The attention of contemporary political science on ethnoterritorial conflicts seems to be limited to the analysis of the most conflictual cases. However, several current centre-periphery conflicts are lacking of a clear political expression. The aim of this paper is to help explaining what happens when does not appear a persistent politization of ethnoregional conflicts, using Sardinia and Brittany as case studies. In these regions ethnoregionalist mobilizations are stronger in the cultual and socio-economic realms, but still weak in the political one. The paper main hipoteses is that the main cause of this weak politization and of the delay in the selfgovernment claims is to be found in the lack of strategic coordination, a "disjointed connection", among the various ethnoregionalist actors engaged in four specific dimensions of the mobilization (historical, cultural, socio-economic and political).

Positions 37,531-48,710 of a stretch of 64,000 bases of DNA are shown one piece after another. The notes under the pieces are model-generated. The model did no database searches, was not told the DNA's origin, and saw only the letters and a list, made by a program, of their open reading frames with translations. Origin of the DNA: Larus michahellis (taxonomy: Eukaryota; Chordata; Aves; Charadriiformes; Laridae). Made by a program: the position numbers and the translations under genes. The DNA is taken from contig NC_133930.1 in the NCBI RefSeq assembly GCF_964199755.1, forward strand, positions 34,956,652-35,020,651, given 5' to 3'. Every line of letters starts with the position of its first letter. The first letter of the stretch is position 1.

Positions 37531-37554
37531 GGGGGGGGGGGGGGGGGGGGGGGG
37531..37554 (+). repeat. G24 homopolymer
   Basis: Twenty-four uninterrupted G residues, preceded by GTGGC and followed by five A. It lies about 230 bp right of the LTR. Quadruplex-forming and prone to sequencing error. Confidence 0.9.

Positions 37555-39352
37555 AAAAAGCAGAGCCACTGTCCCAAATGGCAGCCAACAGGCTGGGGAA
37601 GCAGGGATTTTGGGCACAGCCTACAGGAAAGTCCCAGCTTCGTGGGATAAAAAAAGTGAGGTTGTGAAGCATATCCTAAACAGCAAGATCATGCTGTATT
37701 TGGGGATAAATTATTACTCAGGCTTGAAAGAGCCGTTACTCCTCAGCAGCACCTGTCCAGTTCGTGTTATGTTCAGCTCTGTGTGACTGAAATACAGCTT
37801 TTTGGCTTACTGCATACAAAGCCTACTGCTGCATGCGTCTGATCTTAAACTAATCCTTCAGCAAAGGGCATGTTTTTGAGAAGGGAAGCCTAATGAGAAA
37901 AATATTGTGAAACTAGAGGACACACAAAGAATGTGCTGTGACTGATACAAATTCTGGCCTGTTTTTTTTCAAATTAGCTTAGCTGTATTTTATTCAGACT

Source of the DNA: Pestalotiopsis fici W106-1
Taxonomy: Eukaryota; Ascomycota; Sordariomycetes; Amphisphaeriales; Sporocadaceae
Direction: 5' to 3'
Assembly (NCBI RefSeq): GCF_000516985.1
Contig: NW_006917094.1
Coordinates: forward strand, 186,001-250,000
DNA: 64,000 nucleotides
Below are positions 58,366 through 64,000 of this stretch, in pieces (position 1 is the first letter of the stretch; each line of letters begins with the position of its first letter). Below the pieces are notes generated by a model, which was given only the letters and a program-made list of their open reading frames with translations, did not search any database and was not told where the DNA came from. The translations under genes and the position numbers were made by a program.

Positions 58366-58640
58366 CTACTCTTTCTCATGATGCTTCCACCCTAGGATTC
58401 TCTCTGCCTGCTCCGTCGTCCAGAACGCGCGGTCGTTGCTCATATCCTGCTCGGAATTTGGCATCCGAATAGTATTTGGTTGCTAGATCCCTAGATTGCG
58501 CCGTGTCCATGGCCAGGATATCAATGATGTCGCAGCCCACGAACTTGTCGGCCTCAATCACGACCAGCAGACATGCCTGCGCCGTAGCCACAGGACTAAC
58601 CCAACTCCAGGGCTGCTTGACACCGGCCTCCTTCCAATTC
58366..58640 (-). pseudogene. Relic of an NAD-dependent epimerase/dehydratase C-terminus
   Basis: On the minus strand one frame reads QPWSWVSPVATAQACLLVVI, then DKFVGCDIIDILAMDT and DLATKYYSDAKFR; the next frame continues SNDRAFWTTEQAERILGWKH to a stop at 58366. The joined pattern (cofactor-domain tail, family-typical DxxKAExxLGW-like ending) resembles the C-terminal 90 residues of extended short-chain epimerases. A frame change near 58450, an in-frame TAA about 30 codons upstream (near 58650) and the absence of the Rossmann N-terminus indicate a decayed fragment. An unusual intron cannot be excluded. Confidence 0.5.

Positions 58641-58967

Keywords: Underground Ethnoregionalism; Sardinia, Brittany; Disjointed Connection of Regionalist Actors; Underpolitization of Ethnoterritorial Conflicts